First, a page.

Kadaikutty Singam (2018)

 

Kadaikutty Singam

Pandiraj’s latest film is a village-based family drama with an extended cast and surfeit of relationships that ends up feeling more like an over-stretched soap opera. The story focuses on the only son of Ranasingam (Sathyaraj) but it’s his various sisters, their husbands and Ranasingam’s two wives that make the most impact in the rather wandering screenplay. The film includes a number of social messages and the story tends to disappear under the requirements to include the benefits of a career in farming and a myriad of moral issues associated with ‘traditional’ village life. However, Karthik does a good job with his role, the support cast are excellent and the film is full of colour and light, even if it does have an overly melodramatic finale.

The film starts with the story of Ranasingam and his quest for a son. His first wife Vanamadevi (Viji Chandrasekhar) has four daughters which leads to Ranagingham casting his eye about for a second wife. He ends up marrying Vanamadevi’s sister, Panchamadevi (Bhanupriya) who promptly also has a daughter, but before Ranasingam can marry for a third time, Vanamadevi falls pregnant again, and this time the baby is a boy. By the time Gunasingam (Karthi) has grown up, his five sisters have all married and two have grown up daughters of their own. The expectation is that Gunasingam will marry one of his two nieces, but when he sees Kannukiniyal aka Iniya (Sayyeshaa) he is immediately smitten, making a family marriage seem unlikely. Luckily for Gunasingam, Iniya reciprocates his feelings and the two happily embark on a relationship. However, there are a few obstacles to overcome, such as Iniya’s politician uncle Kodiyarasu (Shatru) and Gunasingam’s sisters who all vociferously object to the match.

What works well here are the relationships between Gunasingam and his sisters, and between his sisters and their various husbands. Mounika, Yuvarani, Indhumathi, Deepa and Jeevitha play the five sisters who all have distinctly different personalities, and are all convinced that they know what is best for their younger brother – that’s marriage to either Aandal (Arthana Binu) or Poompozhil (Priya Bhavani Shankar) and a life spent running the family farm. Gunasingam has no problem with the latter half of that plan as he’s proud to be a farmer, and makes a point of announcing his monthly salary (1.5 lakhs) and giving expensive gifts to his family. However, Gunasingam only thinks of his nieces as ‘family’ and he’s determined to marry ‘soda-girl’ Iniya, so-called because she runs a soda business. These parts of the story are well nuanced and I like that Iniya has a successful life by herself and isn’t just on the look-out for a husband to take the place of her Uncle Kodiyarasu. Apparently Iniya’s family follows the same uncle/niece marriage idea, but that’s mainly a method for Kodiyarasu to irritate Gunasingam. Kodiyarasu is a politician, but he’s firm on the idea of caste and involved in an honour killing which leads Gunasingam to report him to the police. The feud between the two men seems mainly to be an excuse to include the message that casteism is bad, and of course, the obligatory masala fight scenes.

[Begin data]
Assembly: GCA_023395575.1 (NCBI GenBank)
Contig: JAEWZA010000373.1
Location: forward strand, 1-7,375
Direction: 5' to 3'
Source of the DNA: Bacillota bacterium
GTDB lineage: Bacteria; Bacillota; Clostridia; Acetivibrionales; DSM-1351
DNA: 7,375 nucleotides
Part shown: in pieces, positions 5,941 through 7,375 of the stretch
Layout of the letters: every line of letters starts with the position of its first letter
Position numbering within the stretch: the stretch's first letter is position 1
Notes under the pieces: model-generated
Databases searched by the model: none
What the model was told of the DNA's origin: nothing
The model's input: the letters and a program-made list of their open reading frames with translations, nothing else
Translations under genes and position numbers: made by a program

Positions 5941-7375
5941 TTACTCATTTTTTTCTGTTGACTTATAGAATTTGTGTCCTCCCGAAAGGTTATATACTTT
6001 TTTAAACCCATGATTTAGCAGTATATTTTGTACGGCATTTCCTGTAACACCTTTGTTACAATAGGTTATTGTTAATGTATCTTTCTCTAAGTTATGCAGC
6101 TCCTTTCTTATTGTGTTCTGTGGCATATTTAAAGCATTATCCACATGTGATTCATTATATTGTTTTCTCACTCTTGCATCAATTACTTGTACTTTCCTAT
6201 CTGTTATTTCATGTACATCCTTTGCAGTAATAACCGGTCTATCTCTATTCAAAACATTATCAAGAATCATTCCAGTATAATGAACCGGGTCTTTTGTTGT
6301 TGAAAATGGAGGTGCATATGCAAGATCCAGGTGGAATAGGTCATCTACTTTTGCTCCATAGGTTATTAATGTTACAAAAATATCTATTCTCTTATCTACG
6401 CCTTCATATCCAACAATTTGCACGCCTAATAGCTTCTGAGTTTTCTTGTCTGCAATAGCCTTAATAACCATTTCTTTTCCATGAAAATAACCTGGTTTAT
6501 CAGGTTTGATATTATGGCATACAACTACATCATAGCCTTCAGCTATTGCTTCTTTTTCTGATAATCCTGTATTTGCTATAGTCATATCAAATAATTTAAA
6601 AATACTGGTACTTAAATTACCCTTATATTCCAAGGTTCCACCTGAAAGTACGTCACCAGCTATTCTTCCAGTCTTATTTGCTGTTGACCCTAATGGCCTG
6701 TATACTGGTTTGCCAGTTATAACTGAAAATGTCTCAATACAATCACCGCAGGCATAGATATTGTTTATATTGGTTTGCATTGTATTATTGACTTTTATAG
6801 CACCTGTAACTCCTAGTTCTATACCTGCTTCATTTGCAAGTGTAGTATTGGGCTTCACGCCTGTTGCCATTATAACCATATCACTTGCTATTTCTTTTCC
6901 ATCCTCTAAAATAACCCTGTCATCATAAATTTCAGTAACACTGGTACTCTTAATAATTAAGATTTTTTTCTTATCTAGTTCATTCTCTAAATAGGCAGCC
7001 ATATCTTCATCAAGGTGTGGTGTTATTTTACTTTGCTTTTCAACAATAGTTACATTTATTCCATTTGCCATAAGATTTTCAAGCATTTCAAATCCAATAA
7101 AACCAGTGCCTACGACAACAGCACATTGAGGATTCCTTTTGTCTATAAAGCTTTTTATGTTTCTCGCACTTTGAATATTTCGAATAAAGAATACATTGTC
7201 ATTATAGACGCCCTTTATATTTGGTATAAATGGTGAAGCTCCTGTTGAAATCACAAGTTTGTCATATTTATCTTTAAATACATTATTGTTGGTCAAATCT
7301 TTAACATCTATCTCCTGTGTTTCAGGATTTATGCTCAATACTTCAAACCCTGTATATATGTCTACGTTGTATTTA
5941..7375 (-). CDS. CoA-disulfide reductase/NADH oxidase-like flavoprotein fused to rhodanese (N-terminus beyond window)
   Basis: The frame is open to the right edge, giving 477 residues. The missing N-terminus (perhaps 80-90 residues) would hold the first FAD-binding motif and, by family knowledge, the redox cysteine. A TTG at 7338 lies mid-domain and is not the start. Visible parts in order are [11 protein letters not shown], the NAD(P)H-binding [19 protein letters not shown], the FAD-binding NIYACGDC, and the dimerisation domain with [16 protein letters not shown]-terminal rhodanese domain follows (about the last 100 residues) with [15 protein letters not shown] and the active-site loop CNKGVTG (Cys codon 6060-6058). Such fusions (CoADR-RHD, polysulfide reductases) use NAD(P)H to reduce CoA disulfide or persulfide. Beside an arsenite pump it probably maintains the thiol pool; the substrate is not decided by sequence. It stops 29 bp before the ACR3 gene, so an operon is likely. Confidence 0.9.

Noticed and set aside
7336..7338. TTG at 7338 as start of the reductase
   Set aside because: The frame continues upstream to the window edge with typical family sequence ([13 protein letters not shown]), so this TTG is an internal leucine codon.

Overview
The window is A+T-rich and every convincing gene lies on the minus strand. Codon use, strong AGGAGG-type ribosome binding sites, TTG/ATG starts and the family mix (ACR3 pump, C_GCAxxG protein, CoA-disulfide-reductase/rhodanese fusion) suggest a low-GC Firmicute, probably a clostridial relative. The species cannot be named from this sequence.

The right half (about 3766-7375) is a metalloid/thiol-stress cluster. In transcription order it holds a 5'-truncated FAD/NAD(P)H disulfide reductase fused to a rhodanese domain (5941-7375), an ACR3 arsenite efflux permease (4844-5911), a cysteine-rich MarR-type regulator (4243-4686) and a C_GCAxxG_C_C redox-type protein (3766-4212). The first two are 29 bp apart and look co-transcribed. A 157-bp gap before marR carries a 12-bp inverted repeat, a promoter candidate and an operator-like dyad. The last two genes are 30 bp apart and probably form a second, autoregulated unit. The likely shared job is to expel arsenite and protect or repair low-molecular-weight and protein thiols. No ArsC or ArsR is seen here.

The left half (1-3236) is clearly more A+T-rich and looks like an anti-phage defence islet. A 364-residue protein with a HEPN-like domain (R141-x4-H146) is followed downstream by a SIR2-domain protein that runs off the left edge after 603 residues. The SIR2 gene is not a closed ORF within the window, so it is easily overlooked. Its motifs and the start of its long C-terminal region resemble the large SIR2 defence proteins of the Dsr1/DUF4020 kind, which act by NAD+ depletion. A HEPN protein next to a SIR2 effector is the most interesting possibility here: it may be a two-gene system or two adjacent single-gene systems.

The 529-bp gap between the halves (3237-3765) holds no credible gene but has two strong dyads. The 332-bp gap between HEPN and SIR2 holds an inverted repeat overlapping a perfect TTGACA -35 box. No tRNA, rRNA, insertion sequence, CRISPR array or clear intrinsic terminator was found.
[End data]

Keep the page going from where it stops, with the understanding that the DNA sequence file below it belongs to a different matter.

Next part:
While the arguments with Kodiyarasu go on in the background, Gunasingam attempts to deal with his sisters who try everything in their power to break his relationship with Iniya. Being family, they know exactly where to attack for the most impact, and eventually the argument leads to a schism in the family. Added to the rift between the sisters, Panchamadevi leaves Ranasingam, but unfortunately, despite being potentially the most interesting thread in the drama, this gets only brief screen time and isn’t fully developed, presumably because there is so much else going on at the same time. Much of the writing here is excellent, and it’s a shame that the rather more predictable ‘villain’ thread keeps intruding into the more compelling family drama.

The romance between Iniya and Gunasingam mainly takes place during a song, which is probably enough time given that it’s the fall-out from their relationship that is more interesting. Although Sayyeshaa looks somewhat out-of-place in a Tamil village drama, she is otherwise fine in the role. Her Iniya has plenty of charm and personality despite limited time on-screen, and her romance with Karthik is plausible. Karthik too is good as a confident and dedicated farmer who buckles under pressure from his family. He’s energetic in the fight scenes and dance numbers, and his various speeches about how wonderful it is to be a farmer aren’t as pompous and patronising as expected. He also has good rapport with the various members of his family and gets his inner conflict across well. His best relationship is with his nephew (who is roughly the same age) Sivagamiyin Selvan (Soori), which is used to add light-hearted comedy that’s mostly relevant to the story. Soori is actually very good here and he handles the role intelligently which helps add more depth to Karthik’s character.